Mystery Books for Sale

[ Home ]
[ About | Reviews | Search | Submit ]


by Tasha Alexander
Minotaur, October 2018
296 pages
ISBN: 1250164702

Buy in the UK | Buy in Canada

Tasha Alexander's latest shuttles readers between fifteenth-century Agincourt and 1901, near the time of Victoria's death. Colin Hargreaves, agent of the crown, enlists the help of Lady Emily and her friends when a string of murders seems to threaten the newly crowned Edward VII.

Dramatis personae: Lady Emily, educated and spirited daughter to one of Victoria's ladies-in-waiting, wife to Colin Hargreave; Colin, agent to the crown, whose ideas concerning the education and activities of women are most advanced; Henry V, Henry VI, Edward II, Richard II, Edward VII, British royalty, all unfortunately (or fortunately, depending), deceased; Cecily Bristow, devout wife to William Hargrave, a knight in Henry V's army that is on a fateful march to Agincourt; Adeline, her cousin, whose devotion is to any handsome man in her vicinity; Mr Edmund Grummidge, a grocer who beat his wife, unfortunately dead; Clive Casby, a procurer who treated the women whom he marketed as objects of use, unfortunately dead; Lizzie Hopman, a prostitute, dead of rather too vigorous—use; Inspector Gale, a wretched police officer who is not dedicated to making progress; an inspector Pickering, a police officer who recognizes that Lady Emily and Colin are onto something; Mr. Crofton, owner of a mine in Wales where an accident had taken place, but he does not last long; Ned Traddles, ne'r-do-well, miner, beloved of Lizzie, and lost in the mine accident; Robert Traddles, Ned's brother; The Members of The King's Boys, a gang of men who, recruited as boys, become as violent as they need to be to survive; Gil Barton and Rodney, friends to Ned, all members of the King's Boys; Prentice Hancock, possibly the shadowy "king" who controls the King's Boys; Holbrooke and Sons, who meets an unfortunate end.

Tasha Alexander's new work shuttles back and forth between the fifteenth century and "now," which is actually 1900 London. "Now" the dying Queen Victoria presents Colin Hargreaves, her faithful retainer, with a piece of paper emblazoned with a strange device. On the day of her funeral, a man, clad in the clothing of a king, turns up dead in the Tower of London. Murder most foul, one must conclude, but the question is, does his death threaten the life of the new king, Victoria's son? Colin sets out to investigate, and, as usual, Lady Emily has her husband's complete trust; her title gives her the power to act on her judgment.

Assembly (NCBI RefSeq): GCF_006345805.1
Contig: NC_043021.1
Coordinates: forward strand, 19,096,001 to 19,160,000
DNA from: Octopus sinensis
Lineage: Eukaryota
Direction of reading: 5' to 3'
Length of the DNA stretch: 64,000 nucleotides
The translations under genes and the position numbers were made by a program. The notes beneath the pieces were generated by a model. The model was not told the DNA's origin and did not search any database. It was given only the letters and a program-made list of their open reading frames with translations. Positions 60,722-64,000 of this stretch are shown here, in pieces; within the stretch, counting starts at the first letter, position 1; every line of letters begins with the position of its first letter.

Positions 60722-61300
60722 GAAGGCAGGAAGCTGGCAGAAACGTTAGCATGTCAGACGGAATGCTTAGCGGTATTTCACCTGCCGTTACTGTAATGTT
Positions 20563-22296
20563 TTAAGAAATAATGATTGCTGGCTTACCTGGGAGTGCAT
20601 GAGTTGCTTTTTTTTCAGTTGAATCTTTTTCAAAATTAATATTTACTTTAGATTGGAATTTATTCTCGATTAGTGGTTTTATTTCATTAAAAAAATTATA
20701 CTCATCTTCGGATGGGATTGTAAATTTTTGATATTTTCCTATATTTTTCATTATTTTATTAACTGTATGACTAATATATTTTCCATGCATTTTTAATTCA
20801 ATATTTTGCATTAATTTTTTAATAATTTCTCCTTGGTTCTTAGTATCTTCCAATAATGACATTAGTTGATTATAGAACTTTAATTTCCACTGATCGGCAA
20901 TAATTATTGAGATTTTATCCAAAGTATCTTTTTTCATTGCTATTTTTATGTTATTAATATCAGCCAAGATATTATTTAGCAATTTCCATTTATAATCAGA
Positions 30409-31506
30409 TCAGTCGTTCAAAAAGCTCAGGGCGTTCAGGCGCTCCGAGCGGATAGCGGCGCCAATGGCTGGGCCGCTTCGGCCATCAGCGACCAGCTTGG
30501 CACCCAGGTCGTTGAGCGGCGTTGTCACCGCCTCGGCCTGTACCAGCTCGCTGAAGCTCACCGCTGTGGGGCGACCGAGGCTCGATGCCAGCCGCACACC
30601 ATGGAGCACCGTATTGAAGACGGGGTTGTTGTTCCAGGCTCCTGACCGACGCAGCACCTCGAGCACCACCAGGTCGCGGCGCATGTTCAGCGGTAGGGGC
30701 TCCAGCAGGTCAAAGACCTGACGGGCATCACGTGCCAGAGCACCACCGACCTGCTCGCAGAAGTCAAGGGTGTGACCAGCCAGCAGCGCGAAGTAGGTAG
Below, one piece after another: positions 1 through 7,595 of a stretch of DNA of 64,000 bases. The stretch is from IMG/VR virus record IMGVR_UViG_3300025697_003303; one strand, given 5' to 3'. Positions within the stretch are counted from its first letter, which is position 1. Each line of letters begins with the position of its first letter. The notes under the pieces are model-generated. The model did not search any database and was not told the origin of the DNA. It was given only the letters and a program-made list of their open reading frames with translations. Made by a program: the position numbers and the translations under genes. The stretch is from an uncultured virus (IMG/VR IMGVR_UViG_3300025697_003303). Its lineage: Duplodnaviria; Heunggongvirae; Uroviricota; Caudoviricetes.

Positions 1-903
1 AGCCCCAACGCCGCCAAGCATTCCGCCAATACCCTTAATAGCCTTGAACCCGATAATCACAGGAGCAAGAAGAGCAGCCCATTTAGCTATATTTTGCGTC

The parallel fifteenth century chapters explore the fortunes of kings as well as the relations between men and women of the nobility. Readers follow Cecily Bristow, who must use her wits to stay out of the clutches of various men at her cousin's home. Her cousin, who enjoys seduction very well indeed, pins unsavory rumors on Cecily. However, Cecily's husband, rather than becoming prey to rumors, carries his wife to his noble homestead, where she becomes the lady of a considerable estate as well as the mother of noble-born children. Her husband, William, for his faithful service as soldier at the battle of Agincourt, receives lands, and a secret title.

The novel's twentieth-century plot takes us into the streets which are home to orphan children. Boys are recruited as chimney sweeps and pickpockets; girls become prostitutes. By a deft turn, the story of these orphaned children becomes central to Lady Emily's search for the murderer who threatens to kill again.

This is not Tasha Alexander's best, but it will do. Of particular interest are the atmospheric chapters devoted to the 15th-century actions of Henry V and his army, and to the actions of Cecily and her determination (after reading a conduct book by Christine of Pizan) to remain pious. The "modern" chapters (which concern the weeks after January, 1901) are too convoluted. Perhaps in some novel it is possible to join regicide, the industrial revolution, costuming, boy gangs, child exploitation, mill disasters, prostitution, and wife-beating—but it's really a bit too much for this novel to hold.

§ Dr. Cathy Downs is Professor of English at Texas A&M University-Kingsville and a fan of the well-fashioned whodunit.

Reviewed by Cathy Downs, December 2018

[ Top ]



Contact: Yvonne Klein (ymk@reviewingtheevidence.com)

[ About | Reviews | Search | Submit ]
[ Home ]